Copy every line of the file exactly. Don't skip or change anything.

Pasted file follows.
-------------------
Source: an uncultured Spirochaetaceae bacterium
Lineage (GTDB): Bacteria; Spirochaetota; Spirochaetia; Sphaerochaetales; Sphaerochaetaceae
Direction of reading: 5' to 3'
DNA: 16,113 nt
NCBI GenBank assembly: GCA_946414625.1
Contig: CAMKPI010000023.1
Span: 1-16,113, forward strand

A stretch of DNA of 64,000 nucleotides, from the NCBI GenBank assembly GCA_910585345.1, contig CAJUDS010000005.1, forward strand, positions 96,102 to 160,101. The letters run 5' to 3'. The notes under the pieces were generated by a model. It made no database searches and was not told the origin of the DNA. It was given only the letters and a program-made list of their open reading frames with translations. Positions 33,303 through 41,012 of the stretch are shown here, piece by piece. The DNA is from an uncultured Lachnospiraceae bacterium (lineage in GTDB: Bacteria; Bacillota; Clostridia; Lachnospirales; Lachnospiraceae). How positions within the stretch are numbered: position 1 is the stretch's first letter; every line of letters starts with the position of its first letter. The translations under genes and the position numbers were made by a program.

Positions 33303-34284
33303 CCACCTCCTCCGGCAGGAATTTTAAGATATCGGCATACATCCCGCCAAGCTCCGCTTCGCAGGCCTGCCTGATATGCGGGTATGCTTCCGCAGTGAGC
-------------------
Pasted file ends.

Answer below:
Source: an uncultured Spirochaetaceae bacterium
Lineage (GTDB): Bacteria; Spirochaetota; Spirochaetia; Sphaerochaetales; Sphaerochaetaceae
Direction of reading: 5' to 3'
DNA: 16,113 nt
NCBI GenBank assembly: GCA_946414625.1
Contig: CAMKPI010000023.1
Span: 1-16,113, forward strand

A stretch of DNA of 64,000 nucleotides, from the NCBI GenBank assembly GCA_910585345.1, contig CAJUDS010000005.1, forward strand, positions 96,102 to 160,101. The letters run 5' to 3'. The notes under the pieces were generated by a model. It made no database searches and was not told the origin of the DNA. It was given only the letters and a program-made list of their open reading frames with translations. Positions 33,303 through 41,012 of the stretch are shown here, piece by piece. The DNA is from an uncultured Lachnospiraceae bacterium (lineage in GTDB: Bacteria; Bacillota; Clostridia; Lachnospirales; Lachnospiraceae). How positions within the stretch are numbered: position 1 is the stretch's first letter; every line of letters starts with the position of its first letter. The translations under genes and the position numbers were made by a program.

Positions 33303-34284
33303 CCACCTCCTCCGGCAGGAATTTTAAGATATCGGCATACATCCCGCCAAGCTCCGCTTCGCAGGCCTGCCTGATATGCGGGTATGCTTCCGCAGTGAGC